The pleasure of looking at, listening to, feeling, touching and moving through architecture. Note to the reader… For a person having all his senses at his disposal, the experience of architecture is above all visual and kinesthetic (involving movement of body parts) and it is essentially to this notion that this book is devoted. That doesn’t mean we are deaf, insensitive to smell or indifferent to touch, for such would be to deny ourselves the fullness of sensations, and all the more so given that a building’s failure on any one of these points deemed to be of secondary importance might very well diminish a work’s visual qualities.
The aesthetic experience of an environment is an all-embracing affair, and there are certain situations where hearing, smell and touch are engaged even more intensely than sight.
Let us therefore try to imagine the echo in spaces we design, the smells given off by materials used, the activities likely to take place in them, and the tactile experiences they will be producing. To this end, the five “tableaux” that follow are intended as aides-memoires. (figs. 1-5) Hearing has a role to play even outside spaces devoted to the performing arts where its demands are a given; it figures into the paving of streets and the materials chosen for a stairway or a workplace. No matter how large, well lit, or admirably rendered its spatial composition, a classroom becomes a place of suffering once vocal resonance exceeds certain limits, whether this be the fault of materials used or, as is most often the case, excessive ceiling height. On the other hand, an acoustically “dead” church loses its devotional overtones. A gravel path leading to a house announces a visitor’s steps, but once paved it no longer delivers this message. The fact that we sometimes close our eyes in order to escape the visual world and listen more intently says something about the sheer pleasure of auditory experience. Think of the sound of footsteps!
Smell – garden perfumes, smells of wood and of concrete, smells of cooking, of soot, steam from a laundry, incense in a church, the dryness of granaries, dust, damp odors in cellars (which we can even “see” in the engravings of Piranesi)… Smell identifies places and times of our lives. Perhaps it is the relative rarity of these experiences that makes them all the stronger; we recall them in precise detail for as long as we live: the smell of a grandmother’s house can be so firmly rooted in our memory that simply coming across it again in a completely different context twenty years later is enough to conjure up remarkably precise images of that house again.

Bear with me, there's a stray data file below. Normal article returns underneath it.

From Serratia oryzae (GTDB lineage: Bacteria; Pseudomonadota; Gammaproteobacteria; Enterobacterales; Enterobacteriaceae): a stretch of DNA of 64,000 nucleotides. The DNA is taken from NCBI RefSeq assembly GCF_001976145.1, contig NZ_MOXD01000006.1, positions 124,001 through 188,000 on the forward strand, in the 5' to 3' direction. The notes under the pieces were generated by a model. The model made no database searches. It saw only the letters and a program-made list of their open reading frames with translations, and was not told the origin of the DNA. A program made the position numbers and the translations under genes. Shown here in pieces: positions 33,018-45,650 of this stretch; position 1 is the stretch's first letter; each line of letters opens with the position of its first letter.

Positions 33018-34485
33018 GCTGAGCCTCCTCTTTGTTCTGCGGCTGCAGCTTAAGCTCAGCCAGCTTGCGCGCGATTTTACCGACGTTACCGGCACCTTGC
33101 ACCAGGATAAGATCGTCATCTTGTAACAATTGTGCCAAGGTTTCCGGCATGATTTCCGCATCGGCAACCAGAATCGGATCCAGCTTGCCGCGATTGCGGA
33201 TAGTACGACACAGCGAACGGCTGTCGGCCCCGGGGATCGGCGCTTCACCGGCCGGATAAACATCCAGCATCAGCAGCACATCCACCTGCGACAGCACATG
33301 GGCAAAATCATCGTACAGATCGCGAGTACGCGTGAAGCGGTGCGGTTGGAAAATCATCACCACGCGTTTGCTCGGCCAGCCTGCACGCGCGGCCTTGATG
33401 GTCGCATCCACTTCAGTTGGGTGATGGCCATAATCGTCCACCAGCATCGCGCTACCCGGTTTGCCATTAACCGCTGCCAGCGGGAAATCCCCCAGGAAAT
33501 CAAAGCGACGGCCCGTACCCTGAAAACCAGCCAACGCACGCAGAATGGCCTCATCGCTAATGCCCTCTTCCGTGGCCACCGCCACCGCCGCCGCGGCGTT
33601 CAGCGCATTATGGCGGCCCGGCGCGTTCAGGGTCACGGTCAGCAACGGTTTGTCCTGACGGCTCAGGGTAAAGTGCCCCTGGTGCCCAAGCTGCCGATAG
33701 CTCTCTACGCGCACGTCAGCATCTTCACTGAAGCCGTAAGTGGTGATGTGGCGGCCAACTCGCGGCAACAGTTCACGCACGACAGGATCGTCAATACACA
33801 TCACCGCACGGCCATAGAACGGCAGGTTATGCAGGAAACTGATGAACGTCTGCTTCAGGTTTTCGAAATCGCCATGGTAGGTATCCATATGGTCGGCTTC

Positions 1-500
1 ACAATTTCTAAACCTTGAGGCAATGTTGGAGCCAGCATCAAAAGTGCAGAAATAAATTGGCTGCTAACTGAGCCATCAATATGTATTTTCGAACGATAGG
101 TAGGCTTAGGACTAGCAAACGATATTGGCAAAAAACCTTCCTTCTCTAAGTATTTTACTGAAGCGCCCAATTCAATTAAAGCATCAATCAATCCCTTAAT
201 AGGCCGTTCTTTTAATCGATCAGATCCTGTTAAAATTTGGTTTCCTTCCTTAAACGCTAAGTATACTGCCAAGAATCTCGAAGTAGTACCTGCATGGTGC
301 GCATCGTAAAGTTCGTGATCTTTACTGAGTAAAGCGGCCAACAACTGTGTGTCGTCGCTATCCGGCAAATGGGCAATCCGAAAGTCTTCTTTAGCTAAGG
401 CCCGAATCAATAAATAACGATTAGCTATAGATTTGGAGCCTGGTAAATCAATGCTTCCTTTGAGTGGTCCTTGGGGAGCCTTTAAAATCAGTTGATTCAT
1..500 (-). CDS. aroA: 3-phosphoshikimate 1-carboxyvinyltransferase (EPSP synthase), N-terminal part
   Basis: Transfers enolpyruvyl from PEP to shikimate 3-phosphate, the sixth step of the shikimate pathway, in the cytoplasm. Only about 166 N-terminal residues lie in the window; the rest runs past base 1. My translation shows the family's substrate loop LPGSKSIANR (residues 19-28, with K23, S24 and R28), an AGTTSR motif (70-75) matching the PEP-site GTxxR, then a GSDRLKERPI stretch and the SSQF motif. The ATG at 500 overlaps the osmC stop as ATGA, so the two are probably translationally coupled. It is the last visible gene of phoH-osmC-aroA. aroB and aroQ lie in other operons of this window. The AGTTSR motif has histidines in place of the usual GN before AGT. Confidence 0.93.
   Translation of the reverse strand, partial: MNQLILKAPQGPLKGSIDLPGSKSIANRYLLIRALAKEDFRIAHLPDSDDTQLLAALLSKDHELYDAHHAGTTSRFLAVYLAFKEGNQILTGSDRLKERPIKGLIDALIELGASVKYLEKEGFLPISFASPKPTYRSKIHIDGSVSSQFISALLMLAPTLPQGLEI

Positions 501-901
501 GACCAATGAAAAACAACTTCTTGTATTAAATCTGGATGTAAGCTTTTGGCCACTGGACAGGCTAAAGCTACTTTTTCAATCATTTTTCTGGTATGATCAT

Touch occupies a special place in architecture and there are two reasons for this: on the one hand, the force of gravity simply makes it inevitable, and on the other, it can be anticipated by our ability to see forms and textures. A person standing or walking is in continuous contact with the ground – smooth or rough, hard or soft, flat or sloping – and when we have a choice, it’s often ease and convenience that dictate our path.
And our hands? We all know it’s never enough just to look at beautiful objects on display: we want to touch them, to feel the weight and the textural quality of the surface. In architecture, it’s above all the smooth vertical elements, sculptures, veneers, columns etc. that invite our caress. And our backsides? They too are drawn to certain formal layouts – steps, plinths, benches and seats – with an eye and sometimes a hand making a first pass in order to gauge quality and cleanliness. And our skin? Cold, hot, unpleasant or refreshing drafts, oppressively stuffy or agreeably airy… these are all of concern in any architectural project. See Frank Lloyd Wright!
Body movement, while not itself one of the five senses, provides us nevertheless with a measure of things and space. A walk-through, visit, dance, reach… all allow us to better appreciate dimensions and explore that which is hidden. Move closer, move away, go around, go up, go down, go inside, escape… all these actions invite us to organize for ourselves what we want to see, hear, smell, taste, and touch in a given environment.
In drawing and photography, architecture is nothing but image, but once built, it becomes the scene of, and sometimes the scenario for, assorted experiences and movements and maybe even a succession of sensations. Hearing (listening), smell (scent) and the tactile sensation (touch), like vision and the kinesthetic sense, are not only simple physiological functions, but also skills that can be learned. The ear, the nose and skin are no more “innocent” than our eyes; our intellectual faculties, our capacity to learn and to memorize make of them sensing devices linked to our specific experiences, culture and time. The smells, noises and melodies of the nineteenth century are not experienced in the same way in the twenty-first.